There is a lot we don’t know; this conference was just a start. And we cannot make good policy, or assess effectively what companies are doing, in the absence of data. We need more data about each of the six topics delineated by the panels—and we need more context for that data, too. For example, after Google’s Nora Puckett pointed out that Google is aiming to have 10,000 people worldwide working on content moderation, internet rights activist Bankston tweeted, “Google’s content moderation staff is bigger than the entire staffs of the vast majority of all internet companies. If this is the norm expected of global platforms, I hope you really like the platforms we have now because they are all we will ever have.” So we need context—because the norm may, in fact, be proportionality. Google’s content moderation staff may actually not be enough, given the size and impact of Google’s platforms. Maybe the norm should be that any startup that contemplates a product with a social media component needs to evaluate its concomitant content moderation needs, and staff accordingly.
On Twitter, Lisa Brewster wrote, “I'd love to see analysis that compares the size of various content moderation teams (FTE, contractor, volunteer) with the overall number of employees, volume of content published, number of end users, revenue…” And Bankston agrees on the need for more data. As he moderated the panel on transparency and appeals, he asked the speakers, “Are you guys feeling pressure to publish this data? And if not, what more can we do?"
There were a number of useful suggestions that came up during the conference. One of them was that “Trust and Safety” team members (i.e. the content moderators) should be involved in/contribute to product development—and should be consulted before any new feature is released. Their review, based on the reality that they deal with every day, would be very different than the legal review, but just as necessary.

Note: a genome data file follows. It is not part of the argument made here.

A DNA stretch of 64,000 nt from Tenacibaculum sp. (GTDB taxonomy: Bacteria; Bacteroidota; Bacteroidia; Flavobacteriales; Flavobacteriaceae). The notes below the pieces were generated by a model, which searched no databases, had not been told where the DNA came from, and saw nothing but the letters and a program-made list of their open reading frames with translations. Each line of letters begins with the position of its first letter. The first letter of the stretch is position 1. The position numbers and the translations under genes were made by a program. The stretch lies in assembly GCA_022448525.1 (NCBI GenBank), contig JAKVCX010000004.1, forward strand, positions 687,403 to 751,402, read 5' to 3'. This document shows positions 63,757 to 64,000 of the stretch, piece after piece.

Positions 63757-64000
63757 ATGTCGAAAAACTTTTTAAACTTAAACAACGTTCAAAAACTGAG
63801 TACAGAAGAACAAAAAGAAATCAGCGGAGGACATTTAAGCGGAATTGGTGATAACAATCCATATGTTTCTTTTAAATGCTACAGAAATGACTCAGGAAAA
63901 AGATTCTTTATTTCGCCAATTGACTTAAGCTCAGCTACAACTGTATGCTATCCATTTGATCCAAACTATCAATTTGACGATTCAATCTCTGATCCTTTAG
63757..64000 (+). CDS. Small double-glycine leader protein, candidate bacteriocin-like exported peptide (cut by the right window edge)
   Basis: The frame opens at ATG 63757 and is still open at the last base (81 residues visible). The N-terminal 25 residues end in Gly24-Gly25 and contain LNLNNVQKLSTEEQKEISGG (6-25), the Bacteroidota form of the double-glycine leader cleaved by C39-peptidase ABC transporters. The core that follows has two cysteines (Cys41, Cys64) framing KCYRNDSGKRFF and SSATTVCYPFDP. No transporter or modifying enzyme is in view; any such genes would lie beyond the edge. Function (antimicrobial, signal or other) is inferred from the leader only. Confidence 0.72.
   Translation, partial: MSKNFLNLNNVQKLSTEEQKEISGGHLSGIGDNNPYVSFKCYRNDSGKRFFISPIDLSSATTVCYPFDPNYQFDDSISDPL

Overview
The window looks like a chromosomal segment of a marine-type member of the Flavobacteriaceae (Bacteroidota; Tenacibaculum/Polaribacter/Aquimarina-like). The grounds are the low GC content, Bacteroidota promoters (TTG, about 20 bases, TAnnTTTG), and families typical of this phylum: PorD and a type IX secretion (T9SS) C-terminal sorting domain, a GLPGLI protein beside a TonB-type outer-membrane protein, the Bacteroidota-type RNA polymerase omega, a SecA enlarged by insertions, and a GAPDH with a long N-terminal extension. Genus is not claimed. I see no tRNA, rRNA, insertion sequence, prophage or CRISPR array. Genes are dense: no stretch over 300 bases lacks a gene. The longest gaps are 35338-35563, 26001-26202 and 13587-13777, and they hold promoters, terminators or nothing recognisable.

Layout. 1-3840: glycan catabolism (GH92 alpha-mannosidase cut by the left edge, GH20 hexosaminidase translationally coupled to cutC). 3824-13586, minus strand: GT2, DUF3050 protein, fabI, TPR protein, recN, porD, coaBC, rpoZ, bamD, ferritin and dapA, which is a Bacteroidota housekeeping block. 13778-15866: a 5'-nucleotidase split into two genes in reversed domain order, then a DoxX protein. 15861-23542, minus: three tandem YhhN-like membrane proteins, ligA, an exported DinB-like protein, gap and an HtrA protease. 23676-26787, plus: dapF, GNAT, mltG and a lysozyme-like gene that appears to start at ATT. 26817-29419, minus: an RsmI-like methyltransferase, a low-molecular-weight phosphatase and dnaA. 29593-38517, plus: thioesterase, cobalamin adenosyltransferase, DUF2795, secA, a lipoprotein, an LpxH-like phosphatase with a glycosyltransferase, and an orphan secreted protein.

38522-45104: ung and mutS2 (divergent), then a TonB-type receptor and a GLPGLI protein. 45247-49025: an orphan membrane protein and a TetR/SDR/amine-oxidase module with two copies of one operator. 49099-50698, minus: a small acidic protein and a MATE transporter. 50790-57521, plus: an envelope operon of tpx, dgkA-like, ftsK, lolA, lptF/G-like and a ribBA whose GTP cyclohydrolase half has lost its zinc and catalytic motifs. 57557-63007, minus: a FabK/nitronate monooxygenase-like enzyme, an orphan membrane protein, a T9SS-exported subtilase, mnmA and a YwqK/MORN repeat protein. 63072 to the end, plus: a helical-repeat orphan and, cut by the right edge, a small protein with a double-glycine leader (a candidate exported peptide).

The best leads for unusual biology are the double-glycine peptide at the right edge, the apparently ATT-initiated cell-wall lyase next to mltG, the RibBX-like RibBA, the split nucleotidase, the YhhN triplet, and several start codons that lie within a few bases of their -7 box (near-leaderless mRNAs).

As to what makes a good content moderator? Alex Feerst, of Medium, had the line of the day: to be a good content moderator, he said, you need “the mind of a philosopher, the gut of a police officer, and the heart of a kindergarten teacher.” That is a lot to ask. One thing that we can all do is to demand more information about the work that content moderators do (and the cost that they bear for the rest of us); recognize their contributions; and demand that companies do much more to reflect the value of those contributions, as well.
A few days after the conference, the world found out that John Perry Barlow died. A leading internet rights activist, Barlow had been (among many other things) a co-founder of the Electronic Frontier Foundation. April Glazer, an ex-Eff staffer, recently wrote in Slate about Barlow’s legacy:
I can’t help but ask what might have happened had the pioneers of the open web given us a different vision—one that paired the insistence that we must defend cyberspace with a concern for justice, human rights, and open creativity, and not primarily personal liberty. What kind of internet would we have today?
The question of content moderation fits squarely in that area of tension between liberty and justice—with financial interests thrown in to complicate things even more. It involves a very difficult balancing of rights. Reasonable and well-meaning people will disagree on the decisions reached on this. And we’re likely to keep talking about it for a long time to come.